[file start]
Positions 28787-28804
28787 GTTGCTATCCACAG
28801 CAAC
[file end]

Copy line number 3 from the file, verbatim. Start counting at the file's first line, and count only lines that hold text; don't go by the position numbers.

28801 CAAC